A much-loved composer, lyricist, librettist and actor, Novello (born David Ivor Novello) was born into a musical family, and was encouraged by his mother, a singing teacher. He soon became musically proficient, and quickly established a local reputation. That reputation spread throughout the UK with the publication of a song that encapsulated the feelings of many families torn apart by World War I. Setting to music a poem by the American Lena Guilbert-Ford, Novello's 'Keep The Home Fires Burning' (1915) was a huge popular success. He continued to write songs while serving in the Naval Air Service, but in 1919 turned mainly to acting and appeared in a number of silent films. With a classic profile that gained him matinee idol status amongst the film-going public, his screen career continued into the 30s, although he persisted in his desire to write for the stage. He contributed material to Theodore & Co. (1916) and Arlette (1917), before writing the music for Tabs (1918) and Who's Hooper" (1919). These were followed during the 20s by The Golden Moth, Puppets, Our Nell, and The House That Jack Built (1929), but real success eluded him until 1935 when he teamed up with lyricist Christopher Hassall for the hugely popular Glamorous Night ('Shine Through My Dreams', 'Fold Your Wings'), which was followed by equally lush and romantic productions such as Careless Rapture ('Love Made The Song', 'Why Is There Ever Goodbye"', 1936), Crest Of The Wave ('Rose Of England', 'The Haven Of Your Heart', 1937), The Dancing Years ('I Can Give You The Starlight', 'Primrose', 'Waltz Of My Heart', 'My Dearest Dear', 'My Life Belongs To You', 1939), Arc De Triomphe, ('Man Of My Heart', 'Waking Or Sleeping', 1943), Perchance To Dream ('We'll Gather Lilacs', 'Love Is My Reason', 1945), and King's Rhapsody ('Someday My Heart Will Awake', 'Take Your Girl', 1949). His last show, Gay's The Word (lyrics by Alan Melville), in which Cicely Courtneidge introduced 'It's Bound To Be Right On The Night' and 'Vitality', opened in London in 1951, three weeks before Novello died. In a way, it lampooned the kind of lavish, brilliantly staged productions with which Novello had captured the imagination of London theatre audiences, and successfully challenged the ever-present American invasion.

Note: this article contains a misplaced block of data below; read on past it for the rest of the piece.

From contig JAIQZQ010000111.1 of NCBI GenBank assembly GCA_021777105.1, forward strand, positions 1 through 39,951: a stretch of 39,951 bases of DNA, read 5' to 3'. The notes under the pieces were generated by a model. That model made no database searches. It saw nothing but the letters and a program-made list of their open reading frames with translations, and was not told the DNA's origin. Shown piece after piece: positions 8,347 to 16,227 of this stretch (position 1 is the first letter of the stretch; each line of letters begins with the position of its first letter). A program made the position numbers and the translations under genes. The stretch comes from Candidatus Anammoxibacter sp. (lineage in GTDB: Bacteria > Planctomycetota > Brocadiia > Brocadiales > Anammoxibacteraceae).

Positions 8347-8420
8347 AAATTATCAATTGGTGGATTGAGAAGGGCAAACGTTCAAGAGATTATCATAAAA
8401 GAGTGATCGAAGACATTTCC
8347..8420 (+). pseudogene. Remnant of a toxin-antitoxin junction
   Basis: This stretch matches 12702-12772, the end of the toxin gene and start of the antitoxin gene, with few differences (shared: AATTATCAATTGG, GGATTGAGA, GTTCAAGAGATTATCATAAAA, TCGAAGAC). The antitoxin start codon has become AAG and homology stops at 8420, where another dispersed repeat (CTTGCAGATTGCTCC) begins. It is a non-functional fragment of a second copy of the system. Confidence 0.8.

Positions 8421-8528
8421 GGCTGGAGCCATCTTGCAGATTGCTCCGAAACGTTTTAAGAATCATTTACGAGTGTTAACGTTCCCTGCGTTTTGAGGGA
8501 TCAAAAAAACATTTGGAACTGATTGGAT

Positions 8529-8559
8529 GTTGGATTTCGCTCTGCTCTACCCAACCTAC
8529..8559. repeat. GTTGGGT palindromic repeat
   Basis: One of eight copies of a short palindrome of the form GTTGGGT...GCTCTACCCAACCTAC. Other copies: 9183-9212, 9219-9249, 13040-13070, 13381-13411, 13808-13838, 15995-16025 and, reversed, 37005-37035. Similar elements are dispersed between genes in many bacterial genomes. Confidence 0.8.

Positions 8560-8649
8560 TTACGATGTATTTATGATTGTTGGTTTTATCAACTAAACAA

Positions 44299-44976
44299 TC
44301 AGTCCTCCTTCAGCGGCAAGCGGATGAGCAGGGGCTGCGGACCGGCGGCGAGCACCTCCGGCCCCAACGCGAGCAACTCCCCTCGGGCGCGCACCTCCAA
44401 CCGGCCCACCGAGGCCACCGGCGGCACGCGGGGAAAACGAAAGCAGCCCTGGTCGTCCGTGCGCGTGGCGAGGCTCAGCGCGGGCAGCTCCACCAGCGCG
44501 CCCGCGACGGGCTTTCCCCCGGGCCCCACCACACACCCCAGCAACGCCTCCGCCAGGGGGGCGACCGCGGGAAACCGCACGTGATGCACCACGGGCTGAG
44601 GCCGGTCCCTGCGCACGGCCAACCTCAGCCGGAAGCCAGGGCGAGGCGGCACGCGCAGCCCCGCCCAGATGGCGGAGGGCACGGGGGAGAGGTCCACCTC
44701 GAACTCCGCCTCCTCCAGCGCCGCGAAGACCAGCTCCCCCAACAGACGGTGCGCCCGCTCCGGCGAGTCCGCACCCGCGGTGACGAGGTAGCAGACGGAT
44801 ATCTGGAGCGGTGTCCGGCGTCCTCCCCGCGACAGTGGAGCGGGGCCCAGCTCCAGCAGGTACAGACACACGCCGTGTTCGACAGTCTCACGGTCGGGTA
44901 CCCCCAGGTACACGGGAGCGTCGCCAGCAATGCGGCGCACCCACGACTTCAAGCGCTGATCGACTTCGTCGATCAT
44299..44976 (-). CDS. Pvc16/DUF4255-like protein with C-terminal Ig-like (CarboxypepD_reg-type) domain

By customarily taking the non-singing romantic lead in several of his own productions, Novello also built an immense following with the female audience, despite the fact that in his private life he was homosexual. Apart from Hassall, who was the lyricist for six of his shows, Novello's other collaborators included P.G. Wodehouse, Clifford Grey, Harry Graham, Ronald Jeans, Howard Talbot, Dion Titheradge (especially for the song 'And Her Mother Came Too'), Adrian Ross, and Douglas Furber. In 1993, the centenary of his birth was marked by several celebratory shows around the UK, including one at the Players Theatre in London, and the tribute album, Marilyn Hill Smith Sings Ivor Novello, which contained 20 of his loveliest melodies.
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